Her passion for communications was shared by her older brother, Christopher, digital content manager for the Atlanta film and entertainment office.

“He was the nicest person I’ve ever met at Elon,” said Emmanuel Morgan, who graduated from Elon University in May, a year after his friend Christopher. “He was always upbeat. He was always willing to be there for people. If he didn’t know you, he would introduce himself.”

Morgan is interning this summer at The Atlanta Journal-Constitution. He and his friend went to a Braves game on Sunday. Afterward, they hung out for a while at the Edwards family’s townhouse. He was shaken when, just three days later, the home appeared in news reports as the scene of a heinous crime.


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Many questions remain about the fatal shootings:

» Who requested the wellness check?

» When did the murders take place?

» What kind of gun was used?

» Who is the registered owner of the gun?

» What evidence prompted authorities to classify the investigation as a double murder-suicide?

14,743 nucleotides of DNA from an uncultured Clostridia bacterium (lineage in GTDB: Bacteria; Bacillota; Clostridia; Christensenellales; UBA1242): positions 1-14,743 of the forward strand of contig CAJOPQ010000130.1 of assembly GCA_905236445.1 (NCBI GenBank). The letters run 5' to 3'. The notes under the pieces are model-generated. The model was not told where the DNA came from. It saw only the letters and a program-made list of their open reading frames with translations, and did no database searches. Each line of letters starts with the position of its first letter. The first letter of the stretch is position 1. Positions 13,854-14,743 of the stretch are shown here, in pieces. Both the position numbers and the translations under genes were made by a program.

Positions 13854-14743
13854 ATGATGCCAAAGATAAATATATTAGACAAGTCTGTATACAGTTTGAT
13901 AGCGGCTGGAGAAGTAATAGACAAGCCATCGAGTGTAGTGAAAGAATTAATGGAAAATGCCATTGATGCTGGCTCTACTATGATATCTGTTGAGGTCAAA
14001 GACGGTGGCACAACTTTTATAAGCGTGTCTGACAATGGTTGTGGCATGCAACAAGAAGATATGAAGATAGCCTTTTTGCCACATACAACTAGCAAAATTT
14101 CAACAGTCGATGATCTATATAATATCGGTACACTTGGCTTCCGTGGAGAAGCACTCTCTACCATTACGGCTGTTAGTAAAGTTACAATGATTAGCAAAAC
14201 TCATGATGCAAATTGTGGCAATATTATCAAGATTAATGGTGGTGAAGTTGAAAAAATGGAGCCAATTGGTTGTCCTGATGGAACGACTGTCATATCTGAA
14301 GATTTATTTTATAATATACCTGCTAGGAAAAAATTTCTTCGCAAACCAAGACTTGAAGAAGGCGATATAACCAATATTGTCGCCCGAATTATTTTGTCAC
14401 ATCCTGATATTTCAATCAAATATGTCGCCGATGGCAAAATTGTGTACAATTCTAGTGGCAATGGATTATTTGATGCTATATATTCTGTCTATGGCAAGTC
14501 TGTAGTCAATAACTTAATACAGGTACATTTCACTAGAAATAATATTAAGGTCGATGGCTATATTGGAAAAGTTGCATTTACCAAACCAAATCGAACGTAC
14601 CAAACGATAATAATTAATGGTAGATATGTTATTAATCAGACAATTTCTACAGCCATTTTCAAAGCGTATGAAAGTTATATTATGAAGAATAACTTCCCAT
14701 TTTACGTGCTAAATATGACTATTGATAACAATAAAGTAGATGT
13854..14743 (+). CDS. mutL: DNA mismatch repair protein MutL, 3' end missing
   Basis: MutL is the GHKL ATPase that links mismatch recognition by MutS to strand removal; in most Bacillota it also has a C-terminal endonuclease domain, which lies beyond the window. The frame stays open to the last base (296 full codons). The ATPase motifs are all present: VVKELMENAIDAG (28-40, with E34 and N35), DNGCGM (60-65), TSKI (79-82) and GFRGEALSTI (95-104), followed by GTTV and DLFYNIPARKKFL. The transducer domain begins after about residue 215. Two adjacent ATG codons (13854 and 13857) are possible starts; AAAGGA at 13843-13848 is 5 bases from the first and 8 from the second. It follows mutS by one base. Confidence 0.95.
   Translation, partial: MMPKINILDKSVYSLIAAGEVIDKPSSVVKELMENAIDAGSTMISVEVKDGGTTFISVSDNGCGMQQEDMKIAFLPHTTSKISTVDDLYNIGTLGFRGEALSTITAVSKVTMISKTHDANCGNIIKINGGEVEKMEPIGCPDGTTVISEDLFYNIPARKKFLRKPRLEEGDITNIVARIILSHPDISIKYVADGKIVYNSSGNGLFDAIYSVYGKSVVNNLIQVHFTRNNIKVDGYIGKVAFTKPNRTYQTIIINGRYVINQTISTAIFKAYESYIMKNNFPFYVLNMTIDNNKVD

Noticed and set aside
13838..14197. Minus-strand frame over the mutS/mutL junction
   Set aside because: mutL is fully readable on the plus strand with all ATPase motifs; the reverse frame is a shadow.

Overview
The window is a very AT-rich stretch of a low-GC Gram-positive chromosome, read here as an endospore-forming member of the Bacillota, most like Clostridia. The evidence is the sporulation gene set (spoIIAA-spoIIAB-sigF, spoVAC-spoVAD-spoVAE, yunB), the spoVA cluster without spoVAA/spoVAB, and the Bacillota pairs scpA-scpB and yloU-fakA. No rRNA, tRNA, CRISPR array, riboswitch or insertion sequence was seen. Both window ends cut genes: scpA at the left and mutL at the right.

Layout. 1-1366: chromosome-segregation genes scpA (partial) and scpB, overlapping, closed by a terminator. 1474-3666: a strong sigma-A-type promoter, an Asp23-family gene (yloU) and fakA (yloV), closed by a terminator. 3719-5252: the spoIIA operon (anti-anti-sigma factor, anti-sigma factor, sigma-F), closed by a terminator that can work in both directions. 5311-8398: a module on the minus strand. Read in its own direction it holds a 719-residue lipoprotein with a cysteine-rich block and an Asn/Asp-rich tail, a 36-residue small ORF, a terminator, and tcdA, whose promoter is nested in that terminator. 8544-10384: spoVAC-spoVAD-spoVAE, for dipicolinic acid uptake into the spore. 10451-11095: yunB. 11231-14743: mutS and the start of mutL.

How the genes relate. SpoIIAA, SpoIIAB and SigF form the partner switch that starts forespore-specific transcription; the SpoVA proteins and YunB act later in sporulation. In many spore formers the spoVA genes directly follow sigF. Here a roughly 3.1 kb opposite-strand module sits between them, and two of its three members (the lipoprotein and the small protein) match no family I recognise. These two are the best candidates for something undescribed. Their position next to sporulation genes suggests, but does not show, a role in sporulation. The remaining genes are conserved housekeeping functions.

For those who knew the Edwards family, the mystery is even more baffling. Marsha Edwards owned MME Enterprises, a surgical and medical equipment supplier. Her former husband serves on the board of trustees of the Morehouse School of Medicine and was formerly on the board of Grady Memorial Hospital. He is the chairman of the Atlanta Housing Authority board.

“Dr. Edwards, his extended family and friends are in a state of grief and shock, and privacy of the family is paramount as arrangements are being made,” spokesman Jeff Dickerson said Thursday in an emailed statement.

Fahizah Alim, a family friend, said she cut short a visit to Washington, D.C., on Wednesday to be with her daughter in Atlanta after learning of the “incomprehensible tragedy.”

She recalled a favorite memory of Marsha and Erin, when they gathered with friends for a Mother’s Day brunch in 2017 at the Grand Hyatt in Buckhead.

“Knowing I had a career in journalism, Marsha was intent on having me speak with Erin about her education and future career,” Alim said. “Erin was so excited about pursuing a career in journalism, and I shared what I knew. It was a joyous day and the one I choose to remember.”